Another forum for such a project would be the Ada Power web site.
I'm sure that David Botton would setup a "lab" area for what ever
"killer app" we should decide to develop collectively. The lab area
also comes with an associated email "chat" forum.
> -----Original Message-----
> From: [log in to unmask] [mailto:[log in to unmask]]
> Sent: Wednesday, June 07, 2000 2:29 AM
> To: [log in to unmask]
> Subject: Re: Should we form an Ada Marketer's Association?
> >The only forum we have for those of us who are Ada enthusiasts
> >with an interest in promoting Ada is Team-Ada.
> There is of course c.l.a. Although it's noisy, there are
> quite often some stimulating discussions (aka flame wars)
> on the benefits of Ada over C/C++/Java etc that tend to
> overflow into other newsgroups. Because of that, I personally
> see c.l.a and Usenet in general as a better forum for
> *promoting* Ada than Team-Ada.
> >I am not one of those who thinks print ads make that much of
> a difference.
> They may not make a lot of difference, but they can certainly
> make some. It's also not necessarily specific adverts for Ada
> products that would help, but for those products that support
> Ada (e.g. Rational Rose) as well as other languages, to be a
> bit more upfront about their Ada support. I get the impression
> sometimes that certain companies are embarassed to admit that
> they support Ada.
While advertisments in print may not be the most cost effective
because of its high cost it is effective. IMO, they can definitely
make a difference. Lack of Marketing is one area which has held Ada
back. Looking at the software companies that have become successful.
Success comes from a number of factors (applied in the right amounts,
times & places):
a) the right product,
b) energetic leadership that is effective in building a shared vision.
c) strategic alliances/partnerships,
d) good marketing,
IMO, Unix & C are successful because of a, b & c (and now d).
Microsoft and Java are successful because of all of these.
Linux is successful because of a, b, & c (and now d)
Early Ada suffered because we tried a & b with too little c & d.
(see below for my rational)
I say this not because I'm a Microsoft, C, Unix, Java or Linux fan
(they all have good and bad points).
I say this because we can learn from them what it takes to be success
(and that when you stretch the law too far, the courts will eventually
catch up with you inspite of your economic power). :-)
> >We need more. We need products written in Ada. We need some of
> >the Team-Ada members submitting articles to IEEE Computer and other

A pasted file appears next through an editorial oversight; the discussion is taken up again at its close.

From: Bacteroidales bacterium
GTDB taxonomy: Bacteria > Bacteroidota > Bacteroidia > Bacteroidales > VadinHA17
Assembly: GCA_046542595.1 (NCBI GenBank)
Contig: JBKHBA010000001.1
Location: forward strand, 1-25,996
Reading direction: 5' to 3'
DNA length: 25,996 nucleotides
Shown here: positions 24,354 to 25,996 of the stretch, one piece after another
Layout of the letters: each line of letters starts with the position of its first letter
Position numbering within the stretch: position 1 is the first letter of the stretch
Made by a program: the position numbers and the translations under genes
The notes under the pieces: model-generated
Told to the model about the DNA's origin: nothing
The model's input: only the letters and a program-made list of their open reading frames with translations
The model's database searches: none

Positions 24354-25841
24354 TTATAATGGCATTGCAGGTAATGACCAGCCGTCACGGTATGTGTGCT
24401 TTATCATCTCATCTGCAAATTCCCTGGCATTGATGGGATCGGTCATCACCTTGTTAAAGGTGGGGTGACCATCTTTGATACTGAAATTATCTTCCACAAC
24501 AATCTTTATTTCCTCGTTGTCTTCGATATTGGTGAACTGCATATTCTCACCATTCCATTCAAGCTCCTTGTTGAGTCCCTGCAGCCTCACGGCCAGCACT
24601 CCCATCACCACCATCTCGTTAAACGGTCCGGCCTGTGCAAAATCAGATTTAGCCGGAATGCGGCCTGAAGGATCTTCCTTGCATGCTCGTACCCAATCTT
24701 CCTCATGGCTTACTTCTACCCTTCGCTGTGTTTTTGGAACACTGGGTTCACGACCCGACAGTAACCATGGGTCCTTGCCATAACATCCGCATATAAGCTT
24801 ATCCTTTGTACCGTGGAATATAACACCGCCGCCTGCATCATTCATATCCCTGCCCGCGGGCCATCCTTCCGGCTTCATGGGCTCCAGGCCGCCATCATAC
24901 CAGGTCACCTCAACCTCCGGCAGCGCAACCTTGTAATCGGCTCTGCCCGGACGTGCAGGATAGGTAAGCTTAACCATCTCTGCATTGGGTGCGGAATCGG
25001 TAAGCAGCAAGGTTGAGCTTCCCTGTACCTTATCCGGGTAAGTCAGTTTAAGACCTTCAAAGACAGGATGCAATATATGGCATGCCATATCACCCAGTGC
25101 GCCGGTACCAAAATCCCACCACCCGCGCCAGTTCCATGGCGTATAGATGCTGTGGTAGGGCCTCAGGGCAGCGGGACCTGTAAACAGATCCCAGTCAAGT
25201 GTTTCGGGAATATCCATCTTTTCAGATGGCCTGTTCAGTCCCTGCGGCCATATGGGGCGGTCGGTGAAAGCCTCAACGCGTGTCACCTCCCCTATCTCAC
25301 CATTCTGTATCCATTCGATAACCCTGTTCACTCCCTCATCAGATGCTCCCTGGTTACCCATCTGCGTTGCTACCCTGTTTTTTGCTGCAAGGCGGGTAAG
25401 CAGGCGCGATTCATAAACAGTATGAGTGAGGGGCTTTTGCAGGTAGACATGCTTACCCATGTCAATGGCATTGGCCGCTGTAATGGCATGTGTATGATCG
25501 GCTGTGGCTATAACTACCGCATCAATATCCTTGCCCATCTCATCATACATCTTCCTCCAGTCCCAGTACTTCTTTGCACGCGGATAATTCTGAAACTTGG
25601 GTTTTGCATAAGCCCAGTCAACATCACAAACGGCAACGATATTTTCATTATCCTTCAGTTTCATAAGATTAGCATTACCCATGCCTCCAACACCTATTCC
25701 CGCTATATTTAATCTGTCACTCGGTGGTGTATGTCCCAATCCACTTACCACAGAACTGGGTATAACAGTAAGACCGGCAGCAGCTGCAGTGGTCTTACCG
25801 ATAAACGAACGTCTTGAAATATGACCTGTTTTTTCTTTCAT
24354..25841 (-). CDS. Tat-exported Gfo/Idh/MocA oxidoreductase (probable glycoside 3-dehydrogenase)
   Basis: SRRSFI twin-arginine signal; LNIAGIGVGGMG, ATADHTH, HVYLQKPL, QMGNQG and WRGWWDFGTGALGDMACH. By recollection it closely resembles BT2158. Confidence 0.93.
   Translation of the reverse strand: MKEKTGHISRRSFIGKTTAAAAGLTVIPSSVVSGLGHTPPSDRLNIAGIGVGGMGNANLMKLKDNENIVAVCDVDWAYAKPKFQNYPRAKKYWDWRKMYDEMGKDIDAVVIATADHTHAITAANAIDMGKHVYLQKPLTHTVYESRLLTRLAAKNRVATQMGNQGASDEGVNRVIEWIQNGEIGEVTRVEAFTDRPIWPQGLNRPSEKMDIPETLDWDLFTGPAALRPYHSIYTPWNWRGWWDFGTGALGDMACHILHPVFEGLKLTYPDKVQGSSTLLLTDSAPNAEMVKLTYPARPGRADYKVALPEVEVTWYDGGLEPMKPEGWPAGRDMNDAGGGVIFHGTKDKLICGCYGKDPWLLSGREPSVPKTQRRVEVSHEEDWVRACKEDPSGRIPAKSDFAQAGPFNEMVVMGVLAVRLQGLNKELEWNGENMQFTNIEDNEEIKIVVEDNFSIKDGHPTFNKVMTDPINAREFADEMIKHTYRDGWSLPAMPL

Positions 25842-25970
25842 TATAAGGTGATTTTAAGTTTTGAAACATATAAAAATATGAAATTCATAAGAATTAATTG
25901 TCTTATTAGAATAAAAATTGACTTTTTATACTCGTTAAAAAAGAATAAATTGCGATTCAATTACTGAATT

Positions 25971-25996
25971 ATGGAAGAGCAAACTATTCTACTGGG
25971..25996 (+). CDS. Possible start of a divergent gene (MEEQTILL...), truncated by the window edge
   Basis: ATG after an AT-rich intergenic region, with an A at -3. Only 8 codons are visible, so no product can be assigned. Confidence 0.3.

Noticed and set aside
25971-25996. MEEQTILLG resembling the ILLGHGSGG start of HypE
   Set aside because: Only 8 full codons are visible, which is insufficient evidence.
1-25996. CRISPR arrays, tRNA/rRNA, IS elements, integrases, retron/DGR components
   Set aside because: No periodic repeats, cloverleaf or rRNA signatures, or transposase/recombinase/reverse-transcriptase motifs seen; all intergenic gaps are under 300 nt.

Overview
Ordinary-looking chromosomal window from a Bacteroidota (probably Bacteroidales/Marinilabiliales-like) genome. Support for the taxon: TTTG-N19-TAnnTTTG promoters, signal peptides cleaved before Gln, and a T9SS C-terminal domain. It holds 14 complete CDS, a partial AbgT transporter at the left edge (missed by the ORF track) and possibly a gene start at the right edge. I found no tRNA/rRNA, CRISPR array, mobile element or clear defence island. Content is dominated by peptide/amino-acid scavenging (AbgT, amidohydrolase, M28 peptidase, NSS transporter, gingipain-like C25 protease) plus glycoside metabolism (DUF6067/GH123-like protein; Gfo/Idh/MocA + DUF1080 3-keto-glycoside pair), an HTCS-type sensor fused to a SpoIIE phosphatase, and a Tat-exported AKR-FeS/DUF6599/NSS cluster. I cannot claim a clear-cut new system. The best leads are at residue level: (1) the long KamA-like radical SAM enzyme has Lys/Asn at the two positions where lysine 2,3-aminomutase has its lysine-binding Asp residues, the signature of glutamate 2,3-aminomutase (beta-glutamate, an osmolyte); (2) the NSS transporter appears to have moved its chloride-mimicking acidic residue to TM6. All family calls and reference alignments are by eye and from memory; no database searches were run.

> >IEEE publications. We need papers published in the ACM publications.
> >We need stories of problems solved using Ada in Dr. Dobb's.
> These are all interesting points, but I am sure many of us
> are not paid to spend time writing papers and articles, and don't
> have the free time available to do it in. Perhaps people who have
> already written papers that may be of interest should consider
> submitting them to a wider range of journals? I cannot remember
> the last time I saw an article promoting Ada in any IEE (not
> IEEE) journal, so perhaps that would be a place to start.
(Obviously not everyone will agree with my rational and it's not
something about which I want to start a debate on Team Ada.)
If you must, please do so via private email.
C came at a time when assembly language was used for most programming
and unique O/S's were built for each computer. AT&T gave both away to
universities for use in training their computer science & engineering
Microsoft is successful because it used all of these factors. They
partnered with PC manufacturers to bundle MSDOS with their hardware,
leaving CPM, IBM & other DOS's behind. With marketing they made everyone
aware that most computers had Microsoft inside. They then tied (aka
integrated) their successful products (e.g. Windows) to their other
less successful products (e.g., Word, Excel, PowerPoint, Access, &
Internet Explorer) and replaced Word Perfect, Visi-Calc, Lotus, Corel
Draw, D2B and Netscape in most consumers minds. They also made their
products so that they could "import" user data from almost any
competitor's product while making "exporting" to other products or
importing by other products difficult.
Java came at a time when programmers & project managers were becoming
disillusioned with C & C++ and looking for an easy way for their
software to excute everywhere (including over the internet). Sun also
made partners with others (most of whom were looking for a way to beat
Microsoft). Sun also marketed Java heavily not just in software trade
press but in newspapers and magazines read by the general public.
Linux came at a time when PC users where looking for Open Software
solutions to problems perviously solved by proprietary O/S's or those
that could easily be scaled down from larger computers. Linux developed
partnerships with many companies who found it easy to develop their
added value products. Now Linux has reached a stage where it is being
Software Systems Engineer
AdaSoft at Johns Hopkins Applied Physics Lab.
email: [log in to unmask]
phone: (240) 228-3030 (live M-F 9:30am-4:30pm, voicemail anytime)
fax: (240) 228-6779